After sailing through the primary election, an 18-year municipal judge and a Kalispell attorney are facing off for the Department 3 district judge position being vacated by Flathead District Judge Stewart Stadler.
Heidi Ulbricht and Vanessa Ceravolo were able to coast through because district judge seats are nonpartisan positions, so the top two vote-getters in the primary automatically advance. Their names were still on the June primary ballot, however, with Ulbricht capturing 67 percent of the vote to Ceravolo’s 33 percent.
Ulbricht has been Kalispell municipal judge for nearly two decades and has had her eyes on a district judge position ever since she graduated from law school and began clerking for a district judge out of Idaho.
She said one of the primary requirements of Stadler’s replacement will be to have judicial experience and the ability to immediately handle a full docket. Ulbricht said she handled roughly 7,000 cases in municipal court during 2011, compared to 5,000 filed in Flathead District Court.
If elected, Ulbricht would like to start a DUI/drug court along the same lines as the one she has started in Kalspell Municipal Court, which she said has had positive results.
“It is a program for adults that have substance abuse issues that have been charged with a DUI, for example, that holds the offender accountable by having to make weekly court appearances, undergo drug testing and intensive chemical dependency treatment,” Ulbricht said.
She said the weekly court appearances for eligible people would probably be a minimum of 18 months, and admitted that it would increase the load on the court calendar, at least on the front end.
“I’m willing to add that into my calendar and take that on, but I think on the back side it would save on revocations that would have to be filed and on follow-up court appearances,” Ulbricht said.
Ceravolo has spent the last 20 years practicing law in Kalispell and has focused her total 28 years of practice primarily on civil and family law cases.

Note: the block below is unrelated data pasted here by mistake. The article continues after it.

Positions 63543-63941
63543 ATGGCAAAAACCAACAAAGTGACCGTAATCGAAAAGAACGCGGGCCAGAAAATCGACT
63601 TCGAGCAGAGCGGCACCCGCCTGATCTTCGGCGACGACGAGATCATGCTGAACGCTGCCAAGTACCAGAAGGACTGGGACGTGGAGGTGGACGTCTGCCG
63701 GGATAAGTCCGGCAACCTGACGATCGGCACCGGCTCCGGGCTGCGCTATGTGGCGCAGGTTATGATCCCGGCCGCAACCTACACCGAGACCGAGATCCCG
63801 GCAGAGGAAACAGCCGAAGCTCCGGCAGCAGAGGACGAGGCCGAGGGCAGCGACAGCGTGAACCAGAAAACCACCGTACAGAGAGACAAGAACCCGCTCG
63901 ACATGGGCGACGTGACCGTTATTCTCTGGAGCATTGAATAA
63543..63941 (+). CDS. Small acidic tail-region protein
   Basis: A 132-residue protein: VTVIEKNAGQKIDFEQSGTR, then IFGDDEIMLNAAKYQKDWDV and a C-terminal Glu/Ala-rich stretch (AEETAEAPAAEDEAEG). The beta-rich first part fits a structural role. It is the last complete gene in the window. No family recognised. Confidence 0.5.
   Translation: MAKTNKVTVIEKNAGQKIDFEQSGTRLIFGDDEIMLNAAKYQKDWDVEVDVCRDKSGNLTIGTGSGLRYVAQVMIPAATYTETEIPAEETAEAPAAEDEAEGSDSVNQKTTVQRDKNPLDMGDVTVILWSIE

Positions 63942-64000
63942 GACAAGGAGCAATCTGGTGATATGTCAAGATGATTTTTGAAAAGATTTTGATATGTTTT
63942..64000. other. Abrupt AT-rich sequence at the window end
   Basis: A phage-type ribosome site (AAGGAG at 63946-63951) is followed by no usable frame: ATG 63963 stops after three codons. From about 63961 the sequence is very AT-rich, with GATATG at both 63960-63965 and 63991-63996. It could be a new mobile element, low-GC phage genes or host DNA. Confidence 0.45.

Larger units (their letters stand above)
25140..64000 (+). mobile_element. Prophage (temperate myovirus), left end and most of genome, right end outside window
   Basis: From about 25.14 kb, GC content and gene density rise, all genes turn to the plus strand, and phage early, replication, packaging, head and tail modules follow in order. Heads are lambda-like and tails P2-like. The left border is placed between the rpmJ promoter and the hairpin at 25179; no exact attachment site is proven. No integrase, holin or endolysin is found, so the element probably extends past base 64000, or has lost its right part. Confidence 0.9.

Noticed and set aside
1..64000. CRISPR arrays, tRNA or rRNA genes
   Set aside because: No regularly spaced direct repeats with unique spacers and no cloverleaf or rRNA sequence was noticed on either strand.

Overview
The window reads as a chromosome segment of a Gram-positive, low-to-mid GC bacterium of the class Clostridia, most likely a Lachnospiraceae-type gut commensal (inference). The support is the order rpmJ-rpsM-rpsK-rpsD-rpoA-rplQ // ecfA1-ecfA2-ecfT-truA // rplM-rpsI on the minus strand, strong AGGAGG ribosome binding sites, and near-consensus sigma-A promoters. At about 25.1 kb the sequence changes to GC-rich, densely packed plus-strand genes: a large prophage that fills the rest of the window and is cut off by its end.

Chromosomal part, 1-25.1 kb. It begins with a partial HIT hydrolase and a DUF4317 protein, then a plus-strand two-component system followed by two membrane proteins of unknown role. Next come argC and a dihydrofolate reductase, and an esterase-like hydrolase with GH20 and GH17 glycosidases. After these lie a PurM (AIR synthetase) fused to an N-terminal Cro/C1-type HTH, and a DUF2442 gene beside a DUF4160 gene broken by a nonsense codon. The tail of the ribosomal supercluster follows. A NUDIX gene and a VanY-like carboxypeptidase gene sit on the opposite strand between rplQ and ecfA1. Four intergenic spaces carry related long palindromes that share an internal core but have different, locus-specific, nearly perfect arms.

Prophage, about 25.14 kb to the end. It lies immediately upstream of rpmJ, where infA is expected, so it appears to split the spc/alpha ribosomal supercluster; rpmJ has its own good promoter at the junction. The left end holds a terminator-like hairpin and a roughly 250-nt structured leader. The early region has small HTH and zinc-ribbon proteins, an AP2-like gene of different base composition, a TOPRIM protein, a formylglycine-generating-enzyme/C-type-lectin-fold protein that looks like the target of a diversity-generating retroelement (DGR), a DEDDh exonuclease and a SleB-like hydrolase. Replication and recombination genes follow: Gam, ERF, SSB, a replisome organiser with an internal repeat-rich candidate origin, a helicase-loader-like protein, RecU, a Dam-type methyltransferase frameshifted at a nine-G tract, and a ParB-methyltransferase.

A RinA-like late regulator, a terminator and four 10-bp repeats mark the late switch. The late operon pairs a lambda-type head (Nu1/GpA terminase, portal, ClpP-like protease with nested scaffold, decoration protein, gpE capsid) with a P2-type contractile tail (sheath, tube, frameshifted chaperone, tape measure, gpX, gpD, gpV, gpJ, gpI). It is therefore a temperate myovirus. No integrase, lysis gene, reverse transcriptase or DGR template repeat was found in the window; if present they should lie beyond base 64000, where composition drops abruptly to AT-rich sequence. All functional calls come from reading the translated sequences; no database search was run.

She said that gives her an advantage, estimating that fully 86 percent of District Court cases involve civil and family law, while only 14 percent are criminal cases. Because of that, she argues, it is critical that there are judges who have extensive civil and family law backgrounds.
“Having judges with experience in those issues, when assessing the best interests of children in particular, is critical,” Ceravolo said.
Ceravolo’s background includes her achievement of the rank of captain in the Judge Advocate General’s Corps of the U.S. Army, as well as serving as a settlement master and appellate mediator for the last 20 years.
One of Ceravolo’s goals if elected is to continue seeking a solution to what she sees as a large problem in the legal system: people with no legal background representing themselves in court.
“A person involved in a civil or family law matter who cannot afford an attorney does not have a legal right to free legal assistance,” Ceravolo said.
“Although there is a growing effort between the Northwest Montana Bar Association and the Flathead County District Court to provide assistance for self-represented parties dealing with family matters, it is not enough and a solution is critical to the day-to-day function of our court.”
Reporter Jesse Davis may be reached at 758-4441 or by email at firstname.lastname@example.org.